Farmers are forced to sell their cows as drought conditions worsen in the United States

Nearly 80% of the western region of the United States is experiencing extreme drought conditions — and has been for nearly a year, according to the America Farm Bureau Federation. But the most recent week-long heat wave, affecting nearly 80 million people across the country, has brought things to a boil for farmers and ranchers.

Temperatures in Texas have hovered around 100 degrees for weeks, depleting water and scorching grass – both vital to feeding and sustaining herds of cows. Some breeders say their only option is to sell.

“We haven’t had this kind of movement of cows to market in a decade, since 2011, which was our last really bad drought,” said David Anderson, professor of agricultural economics at Texas A&M.

Last year, a severe drought in the West forced 40% of farmers to sell part of their herds, according to a AFBF survey. Now inflationary costs for things like feed, fertilizer and fuel are only making the situation worse. Many cows are auctioned off.

The small sale barn in Elk City, Oklahoma, which serves four small counties, normally sees 200 to 300 cows on sale day. This week, they’ve seen 1,000, according to Oklahoma Farm Bureau board member Monte Tucker.

Tucker, a fifth-generation cattle rancher, says himself that he waits to sell his cows until there is no more grass to eat. He supplements his herd’s food with seeds, but this turns out to be very expensive.

“It’s twice as much as two years ago. We were buying this feed for $200 a ton and today it’s over $400. So the feed has doubled – it’s a another problem,” Tucker said.

Although ranchers are reluctant sellers, they are at least getting a good price in the market, according to Anderson. This could eventually mean lower prices for consumers. The price of ground beef to U.S. consumers in June was up 9.7% over the past year.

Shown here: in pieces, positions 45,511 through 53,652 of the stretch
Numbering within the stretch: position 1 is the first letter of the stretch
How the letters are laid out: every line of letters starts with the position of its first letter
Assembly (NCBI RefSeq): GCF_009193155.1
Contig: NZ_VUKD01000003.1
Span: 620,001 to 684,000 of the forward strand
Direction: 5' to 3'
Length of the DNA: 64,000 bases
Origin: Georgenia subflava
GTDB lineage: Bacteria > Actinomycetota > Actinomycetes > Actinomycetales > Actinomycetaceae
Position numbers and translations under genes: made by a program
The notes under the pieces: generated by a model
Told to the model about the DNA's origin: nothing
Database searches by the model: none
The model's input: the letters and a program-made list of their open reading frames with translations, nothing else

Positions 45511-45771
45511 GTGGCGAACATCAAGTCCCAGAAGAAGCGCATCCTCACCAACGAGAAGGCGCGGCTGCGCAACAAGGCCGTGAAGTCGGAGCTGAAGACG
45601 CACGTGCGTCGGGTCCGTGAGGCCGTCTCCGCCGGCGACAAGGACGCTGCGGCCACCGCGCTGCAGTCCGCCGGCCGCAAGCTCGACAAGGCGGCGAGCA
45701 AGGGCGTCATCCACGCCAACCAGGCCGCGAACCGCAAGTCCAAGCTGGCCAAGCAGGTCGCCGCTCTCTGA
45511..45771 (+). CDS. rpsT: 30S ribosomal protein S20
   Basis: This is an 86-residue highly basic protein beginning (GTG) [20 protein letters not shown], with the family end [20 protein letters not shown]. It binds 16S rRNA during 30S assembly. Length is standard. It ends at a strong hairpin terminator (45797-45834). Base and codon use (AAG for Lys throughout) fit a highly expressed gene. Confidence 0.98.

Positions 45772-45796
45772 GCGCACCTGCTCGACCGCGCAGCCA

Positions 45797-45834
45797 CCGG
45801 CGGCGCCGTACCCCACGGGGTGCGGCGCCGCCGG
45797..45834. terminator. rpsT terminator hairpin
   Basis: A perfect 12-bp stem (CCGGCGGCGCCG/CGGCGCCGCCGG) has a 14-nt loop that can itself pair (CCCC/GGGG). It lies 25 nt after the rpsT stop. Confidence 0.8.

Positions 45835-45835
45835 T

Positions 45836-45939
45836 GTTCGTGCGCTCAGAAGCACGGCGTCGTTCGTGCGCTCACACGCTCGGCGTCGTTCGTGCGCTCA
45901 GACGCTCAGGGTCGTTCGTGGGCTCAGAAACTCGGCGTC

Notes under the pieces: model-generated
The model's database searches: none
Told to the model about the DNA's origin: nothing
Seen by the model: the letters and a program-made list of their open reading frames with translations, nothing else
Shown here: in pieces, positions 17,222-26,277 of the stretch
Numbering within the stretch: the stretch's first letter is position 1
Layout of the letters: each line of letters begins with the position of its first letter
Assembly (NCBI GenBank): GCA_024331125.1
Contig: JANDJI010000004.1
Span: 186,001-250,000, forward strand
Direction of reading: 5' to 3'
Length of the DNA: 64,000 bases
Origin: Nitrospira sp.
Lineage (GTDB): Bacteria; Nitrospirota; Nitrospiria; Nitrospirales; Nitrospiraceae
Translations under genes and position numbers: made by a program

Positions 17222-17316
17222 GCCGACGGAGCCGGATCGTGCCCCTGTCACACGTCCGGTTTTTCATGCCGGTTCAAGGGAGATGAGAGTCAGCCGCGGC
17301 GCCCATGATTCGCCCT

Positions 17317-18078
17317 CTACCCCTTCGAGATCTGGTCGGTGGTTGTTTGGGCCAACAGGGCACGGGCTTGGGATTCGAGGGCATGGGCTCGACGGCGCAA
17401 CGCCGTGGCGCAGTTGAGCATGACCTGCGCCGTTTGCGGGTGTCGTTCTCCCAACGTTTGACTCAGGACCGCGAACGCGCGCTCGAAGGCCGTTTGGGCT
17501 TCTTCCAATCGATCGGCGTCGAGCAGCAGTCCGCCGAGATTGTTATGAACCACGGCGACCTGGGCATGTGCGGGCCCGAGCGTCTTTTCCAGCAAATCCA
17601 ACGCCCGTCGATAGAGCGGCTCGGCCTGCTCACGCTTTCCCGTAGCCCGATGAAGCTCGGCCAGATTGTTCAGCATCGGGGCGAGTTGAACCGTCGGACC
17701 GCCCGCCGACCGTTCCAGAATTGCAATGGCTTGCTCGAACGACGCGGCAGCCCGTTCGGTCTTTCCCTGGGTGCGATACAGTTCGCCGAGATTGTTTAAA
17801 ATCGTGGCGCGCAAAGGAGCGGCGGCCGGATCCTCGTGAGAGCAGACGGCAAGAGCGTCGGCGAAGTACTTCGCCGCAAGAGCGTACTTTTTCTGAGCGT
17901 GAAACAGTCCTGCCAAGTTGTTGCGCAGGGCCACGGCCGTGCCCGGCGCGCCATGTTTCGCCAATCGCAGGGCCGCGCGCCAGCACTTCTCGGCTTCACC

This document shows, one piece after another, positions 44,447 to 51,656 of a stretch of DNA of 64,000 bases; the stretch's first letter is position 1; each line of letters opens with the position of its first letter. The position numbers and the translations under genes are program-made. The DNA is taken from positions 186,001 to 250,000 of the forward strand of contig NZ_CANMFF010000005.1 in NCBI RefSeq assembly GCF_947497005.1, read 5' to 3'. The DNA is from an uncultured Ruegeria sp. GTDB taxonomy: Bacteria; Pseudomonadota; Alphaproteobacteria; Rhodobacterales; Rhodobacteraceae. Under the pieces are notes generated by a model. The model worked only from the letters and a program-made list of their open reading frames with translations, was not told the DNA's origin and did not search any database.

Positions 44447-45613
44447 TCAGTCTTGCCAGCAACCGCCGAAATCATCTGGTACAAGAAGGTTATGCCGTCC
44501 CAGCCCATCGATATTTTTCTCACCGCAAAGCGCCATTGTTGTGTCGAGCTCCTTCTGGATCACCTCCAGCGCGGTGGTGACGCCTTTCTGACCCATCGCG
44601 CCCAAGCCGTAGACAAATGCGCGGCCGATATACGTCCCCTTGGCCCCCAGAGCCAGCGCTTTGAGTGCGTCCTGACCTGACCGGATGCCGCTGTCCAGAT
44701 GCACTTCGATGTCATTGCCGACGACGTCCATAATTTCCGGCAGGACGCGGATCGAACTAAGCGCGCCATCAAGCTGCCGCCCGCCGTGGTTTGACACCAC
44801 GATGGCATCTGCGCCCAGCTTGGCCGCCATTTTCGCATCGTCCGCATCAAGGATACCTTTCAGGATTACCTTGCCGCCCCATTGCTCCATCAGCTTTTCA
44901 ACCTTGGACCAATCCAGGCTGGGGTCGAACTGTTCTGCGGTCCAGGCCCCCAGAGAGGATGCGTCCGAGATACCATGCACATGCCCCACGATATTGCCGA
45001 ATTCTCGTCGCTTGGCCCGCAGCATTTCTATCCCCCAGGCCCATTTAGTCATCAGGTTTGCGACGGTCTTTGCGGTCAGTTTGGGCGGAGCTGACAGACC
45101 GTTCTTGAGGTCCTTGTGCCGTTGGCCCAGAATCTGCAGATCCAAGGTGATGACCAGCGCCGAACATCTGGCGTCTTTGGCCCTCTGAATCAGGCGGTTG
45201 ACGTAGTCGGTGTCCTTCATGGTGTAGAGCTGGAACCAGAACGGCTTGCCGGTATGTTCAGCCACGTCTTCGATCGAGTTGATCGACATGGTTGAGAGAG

But the concern is the prices in the future. With smaller herds and fewer breeding cows, the next two years could mean higher beef prices for consumers. The United States Department of Agriculture, or USDA, provides a 7% drop in beef production Next year.

Farmers and ranchers may be eligible for financial assistance through the USDA Livestock, Honey Bee, and Hatchery Fish Emergency Relief Program. The program covers additional costs that herders may incur to haul water or move livestock to better pastures.

There is a caveat – ranchers must live in a county with a severe drought rating level for an extended period of time, as measured by the US Drought Watch.
In Missouri, Governor Mike Parson signed a executive order thursday offering aid to 53 counties in his state affected by extreme drought.

“I know that on my farm, conditions have deteriorated rapidly, and we are hearing the same reports from countless other farming families and ranches across the state,” Governor Parson said in a news release.

The ordinance directs the Departments of Natural Resources and Conservation to allow farmers access to water in state parks and other conservation areas. Additionally, Parsons ordered the Missouri Department of Transportation to roll back fees and restrictions on farmers and ranchers hauling hay.

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